And by that test, the focus of innovation policy under the Turnbull Government is fundamentally misconceived.

Innovation programs should not be directed chiefly to start-up businesses run by hipsters spruiking the latest mobile phone app.

A successful innovation system requires a suite of measures that also address the plight of older businesses.

Businesses that actually generate jobs.

Innovation is not typically something that happens online or on your phone.

Innovation essentially means doing what we do better.

It is a process, and it happens on the factory floor and in the office as well as in universities and research agencies.

A successful innovation policy requires building what I call an alliance of blue collar and white coat.

That is why it must be an integral part of broader science and research policy.

These are all areas in which the Abbott and Turnbull governments have demonstrably failed.

The Abbott Government’s budget in 2014 cut $3 billion from science, research and innovation programs.

The Turnbull Government’s National Innovation and Science Agenda has restored only $1 billion.

What we have now is innovation-lite.

And we are witnessing the steady degradation of Australia’s science and research capabilities.

Under two prime ministers and four industry and science ministers, there has been a consistent preference for research outcomes that turn a quick dollar.

That is not conducive to the outlook and practice of science.

A Government that understood the relationship between science, research and innovation policy would not have focused narrowly on commercialisation at the expense of basic research.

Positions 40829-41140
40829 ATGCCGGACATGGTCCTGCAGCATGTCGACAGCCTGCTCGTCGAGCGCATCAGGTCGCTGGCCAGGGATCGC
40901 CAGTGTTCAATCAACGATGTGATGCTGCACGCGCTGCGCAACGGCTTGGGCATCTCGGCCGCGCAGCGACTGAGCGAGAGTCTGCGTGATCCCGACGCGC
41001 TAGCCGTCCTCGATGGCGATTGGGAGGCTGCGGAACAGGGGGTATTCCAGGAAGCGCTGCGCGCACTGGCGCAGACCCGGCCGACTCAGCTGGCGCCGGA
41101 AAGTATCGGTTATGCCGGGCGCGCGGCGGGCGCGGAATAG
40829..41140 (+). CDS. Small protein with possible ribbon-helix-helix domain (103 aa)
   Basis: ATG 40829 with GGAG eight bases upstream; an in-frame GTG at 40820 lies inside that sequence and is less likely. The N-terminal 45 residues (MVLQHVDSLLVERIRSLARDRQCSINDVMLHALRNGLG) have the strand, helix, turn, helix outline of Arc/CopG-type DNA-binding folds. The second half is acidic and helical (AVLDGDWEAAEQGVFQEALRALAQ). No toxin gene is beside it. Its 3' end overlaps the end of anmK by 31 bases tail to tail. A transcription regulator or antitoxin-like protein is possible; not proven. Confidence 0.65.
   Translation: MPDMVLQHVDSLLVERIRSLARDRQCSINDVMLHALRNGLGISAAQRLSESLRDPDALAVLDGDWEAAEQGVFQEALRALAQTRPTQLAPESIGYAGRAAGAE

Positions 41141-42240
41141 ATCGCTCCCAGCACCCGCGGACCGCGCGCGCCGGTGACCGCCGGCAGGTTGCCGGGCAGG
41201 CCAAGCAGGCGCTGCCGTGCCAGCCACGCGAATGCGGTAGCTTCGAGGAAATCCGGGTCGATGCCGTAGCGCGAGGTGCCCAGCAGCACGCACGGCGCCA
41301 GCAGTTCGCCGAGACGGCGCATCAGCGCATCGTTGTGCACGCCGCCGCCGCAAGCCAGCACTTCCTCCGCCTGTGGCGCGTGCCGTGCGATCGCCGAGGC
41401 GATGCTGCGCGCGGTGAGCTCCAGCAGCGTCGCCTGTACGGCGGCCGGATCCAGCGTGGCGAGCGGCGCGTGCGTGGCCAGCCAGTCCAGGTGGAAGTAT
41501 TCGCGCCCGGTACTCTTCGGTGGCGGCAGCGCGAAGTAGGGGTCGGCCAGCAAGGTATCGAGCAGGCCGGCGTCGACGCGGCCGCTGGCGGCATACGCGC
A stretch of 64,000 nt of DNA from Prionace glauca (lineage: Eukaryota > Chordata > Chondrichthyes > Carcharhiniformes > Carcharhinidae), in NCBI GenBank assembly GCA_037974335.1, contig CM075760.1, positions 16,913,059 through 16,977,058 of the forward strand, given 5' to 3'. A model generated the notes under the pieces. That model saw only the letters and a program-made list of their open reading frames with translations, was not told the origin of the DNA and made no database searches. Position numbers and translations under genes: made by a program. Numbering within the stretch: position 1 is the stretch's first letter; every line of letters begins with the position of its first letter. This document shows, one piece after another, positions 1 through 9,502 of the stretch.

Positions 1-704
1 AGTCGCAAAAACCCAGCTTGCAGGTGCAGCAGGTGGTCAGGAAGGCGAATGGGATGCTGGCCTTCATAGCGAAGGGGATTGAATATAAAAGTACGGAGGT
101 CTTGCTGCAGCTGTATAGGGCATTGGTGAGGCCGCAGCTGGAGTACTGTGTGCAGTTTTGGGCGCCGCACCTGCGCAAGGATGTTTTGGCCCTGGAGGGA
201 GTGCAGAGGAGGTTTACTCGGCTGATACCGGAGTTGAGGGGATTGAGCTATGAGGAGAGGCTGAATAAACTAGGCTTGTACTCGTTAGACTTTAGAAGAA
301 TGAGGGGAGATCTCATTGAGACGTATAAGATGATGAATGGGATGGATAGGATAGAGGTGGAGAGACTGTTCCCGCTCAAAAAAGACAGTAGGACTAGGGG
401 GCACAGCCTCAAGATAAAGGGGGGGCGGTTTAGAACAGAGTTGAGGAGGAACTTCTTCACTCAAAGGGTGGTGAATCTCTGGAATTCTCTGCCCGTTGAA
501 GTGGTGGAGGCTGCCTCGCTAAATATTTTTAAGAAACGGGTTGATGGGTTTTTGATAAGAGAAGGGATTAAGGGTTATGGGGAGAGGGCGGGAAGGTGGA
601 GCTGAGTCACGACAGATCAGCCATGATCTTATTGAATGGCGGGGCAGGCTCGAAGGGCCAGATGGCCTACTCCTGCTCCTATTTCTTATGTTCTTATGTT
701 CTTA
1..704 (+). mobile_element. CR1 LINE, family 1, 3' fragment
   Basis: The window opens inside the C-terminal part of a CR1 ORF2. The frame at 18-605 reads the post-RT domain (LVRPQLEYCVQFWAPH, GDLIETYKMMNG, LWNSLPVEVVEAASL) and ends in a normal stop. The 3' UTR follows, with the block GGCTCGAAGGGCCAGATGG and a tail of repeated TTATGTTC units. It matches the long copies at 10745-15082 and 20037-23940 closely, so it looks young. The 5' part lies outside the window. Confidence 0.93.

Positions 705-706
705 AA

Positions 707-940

Because if you abandon basic research, you gradually diminish your ability to do applied research effectively.

Winning public support for innovation will depend on our success in creating new and better jobs for working people.

This is a social-democratic approach to innovation.

It is not an add-on to Labor politics.

It reflects the deepest values we have always held.

It arises from the vision of society that the party and the broader Labor movement have always striven to build.

A society based on equality, decency and respect for human rights.

A society in which economic opportunity and prosperity are available to all, not just the mega-rich or those already privileged.

To fulfil that vision, we must be a party of government.

Because we know that power in our society is not evenly distributed.

Redressing the balance requires collective action by the state, by trade unions and community organisations.

The Turnbull Government is already a lame duck.

In the year ahead, and the remainder of this Parliament, our task is to win the trust of the Australian people, which Malcolm Turnbull has failed to do.

We can expect the next election in the spring of 2018 – although the way this Government is going it could be held at any time.

The election will be won and lost in the outer suburbs and the regional towns and cities.

It will be won if we can persuade people that Labor’s social-democratic vision is about them.

We will need to focus upon issues that directly affect people’s living standards and economic opportunities, for themselves and their children.

Hence Bill Shorten’s emphasis on jobs and the need for governments to put people first.

We need to demonstrate that only Labor can build a fairer, progressive, prosperous and inclusive Australia.

We must constantly remind Australians that One Nation and other right-wing fringe dwellers offer only hatred and division.

I commend that task to you, who are the future of the Labor Party.